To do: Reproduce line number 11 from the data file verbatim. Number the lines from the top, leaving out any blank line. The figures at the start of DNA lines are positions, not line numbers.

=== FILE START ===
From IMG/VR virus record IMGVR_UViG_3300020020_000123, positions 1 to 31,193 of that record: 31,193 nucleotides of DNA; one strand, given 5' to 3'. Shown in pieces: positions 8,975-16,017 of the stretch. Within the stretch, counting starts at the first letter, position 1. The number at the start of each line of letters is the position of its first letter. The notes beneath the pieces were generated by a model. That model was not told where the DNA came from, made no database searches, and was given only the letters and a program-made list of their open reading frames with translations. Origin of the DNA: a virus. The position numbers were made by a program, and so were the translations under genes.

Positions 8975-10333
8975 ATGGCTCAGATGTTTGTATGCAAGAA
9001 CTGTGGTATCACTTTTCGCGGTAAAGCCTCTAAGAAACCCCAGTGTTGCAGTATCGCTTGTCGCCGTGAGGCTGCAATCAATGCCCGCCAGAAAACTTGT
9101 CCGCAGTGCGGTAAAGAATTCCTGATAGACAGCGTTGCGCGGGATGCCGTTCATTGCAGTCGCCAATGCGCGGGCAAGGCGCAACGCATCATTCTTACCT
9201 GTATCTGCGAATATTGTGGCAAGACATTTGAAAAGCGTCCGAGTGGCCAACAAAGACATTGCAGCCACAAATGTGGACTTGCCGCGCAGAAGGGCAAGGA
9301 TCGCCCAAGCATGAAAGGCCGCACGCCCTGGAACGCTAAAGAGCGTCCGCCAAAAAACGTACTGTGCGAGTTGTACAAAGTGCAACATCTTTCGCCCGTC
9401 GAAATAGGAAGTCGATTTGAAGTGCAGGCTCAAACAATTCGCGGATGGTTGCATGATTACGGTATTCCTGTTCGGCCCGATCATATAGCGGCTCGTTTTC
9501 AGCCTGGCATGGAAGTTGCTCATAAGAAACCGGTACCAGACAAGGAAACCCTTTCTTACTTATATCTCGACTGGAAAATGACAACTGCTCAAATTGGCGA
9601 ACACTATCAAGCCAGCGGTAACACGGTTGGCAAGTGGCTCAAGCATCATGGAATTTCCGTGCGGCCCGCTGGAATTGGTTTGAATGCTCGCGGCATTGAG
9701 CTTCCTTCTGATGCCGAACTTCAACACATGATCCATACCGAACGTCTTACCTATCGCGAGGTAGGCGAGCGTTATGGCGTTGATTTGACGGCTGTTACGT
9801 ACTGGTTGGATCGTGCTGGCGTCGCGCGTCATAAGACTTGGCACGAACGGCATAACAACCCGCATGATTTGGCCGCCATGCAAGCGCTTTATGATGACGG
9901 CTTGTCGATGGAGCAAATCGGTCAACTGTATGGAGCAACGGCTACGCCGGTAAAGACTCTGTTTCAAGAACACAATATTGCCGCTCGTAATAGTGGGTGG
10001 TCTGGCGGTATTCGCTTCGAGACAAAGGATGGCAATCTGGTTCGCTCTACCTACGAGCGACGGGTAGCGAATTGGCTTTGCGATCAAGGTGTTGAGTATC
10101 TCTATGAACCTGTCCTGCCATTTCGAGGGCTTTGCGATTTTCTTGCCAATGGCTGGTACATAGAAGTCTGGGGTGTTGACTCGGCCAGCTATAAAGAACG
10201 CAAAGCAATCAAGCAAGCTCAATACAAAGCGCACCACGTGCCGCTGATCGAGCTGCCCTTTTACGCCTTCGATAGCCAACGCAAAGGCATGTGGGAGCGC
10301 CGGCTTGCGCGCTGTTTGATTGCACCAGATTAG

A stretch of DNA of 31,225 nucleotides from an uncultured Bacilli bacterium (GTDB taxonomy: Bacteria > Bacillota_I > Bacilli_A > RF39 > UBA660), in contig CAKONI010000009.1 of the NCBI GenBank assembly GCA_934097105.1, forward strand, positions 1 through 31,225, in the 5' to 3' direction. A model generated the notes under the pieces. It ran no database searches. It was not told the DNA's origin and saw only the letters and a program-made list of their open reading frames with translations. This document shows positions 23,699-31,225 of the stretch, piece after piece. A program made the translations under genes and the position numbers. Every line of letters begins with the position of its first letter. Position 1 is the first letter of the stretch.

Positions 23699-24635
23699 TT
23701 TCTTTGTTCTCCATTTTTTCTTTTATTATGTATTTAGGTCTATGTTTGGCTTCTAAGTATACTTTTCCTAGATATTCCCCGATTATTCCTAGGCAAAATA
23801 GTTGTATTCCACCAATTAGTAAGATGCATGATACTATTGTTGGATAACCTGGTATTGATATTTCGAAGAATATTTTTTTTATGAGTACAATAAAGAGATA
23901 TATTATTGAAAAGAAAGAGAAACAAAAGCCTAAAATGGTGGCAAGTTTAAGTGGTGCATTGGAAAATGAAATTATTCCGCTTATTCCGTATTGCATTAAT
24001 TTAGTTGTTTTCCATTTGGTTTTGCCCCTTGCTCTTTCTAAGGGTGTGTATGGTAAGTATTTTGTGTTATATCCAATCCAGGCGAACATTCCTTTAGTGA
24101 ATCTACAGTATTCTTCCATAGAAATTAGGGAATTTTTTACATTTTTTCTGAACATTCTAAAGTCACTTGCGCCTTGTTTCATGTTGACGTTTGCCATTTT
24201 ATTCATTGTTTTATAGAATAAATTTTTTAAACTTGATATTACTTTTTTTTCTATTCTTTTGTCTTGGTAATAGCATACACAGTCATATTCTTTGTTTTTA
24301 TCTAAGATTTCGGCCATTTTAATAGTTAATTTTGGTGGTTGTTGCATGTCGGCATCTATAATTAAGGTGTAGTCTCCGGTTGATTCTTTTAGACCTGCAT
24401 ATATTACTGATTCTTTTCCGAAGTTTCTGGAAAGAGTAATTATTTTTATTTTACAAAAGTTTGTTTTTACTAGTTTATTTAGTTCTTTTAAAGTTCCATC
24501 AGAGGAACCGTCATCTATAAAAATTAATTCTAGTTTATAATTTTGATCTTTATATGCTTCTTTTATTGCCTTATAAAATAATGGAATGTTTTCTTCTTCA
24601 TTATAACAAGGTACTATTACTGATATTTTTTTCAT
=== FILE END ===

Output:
9701 CTTCCTTCTGATGCCGAACTTCAACACATGATCCATACCGAACGTCTTACCTATCGCGAGGTAGGCGAGCGTTATGGCGTTGATTTGACGGCTGTTACGT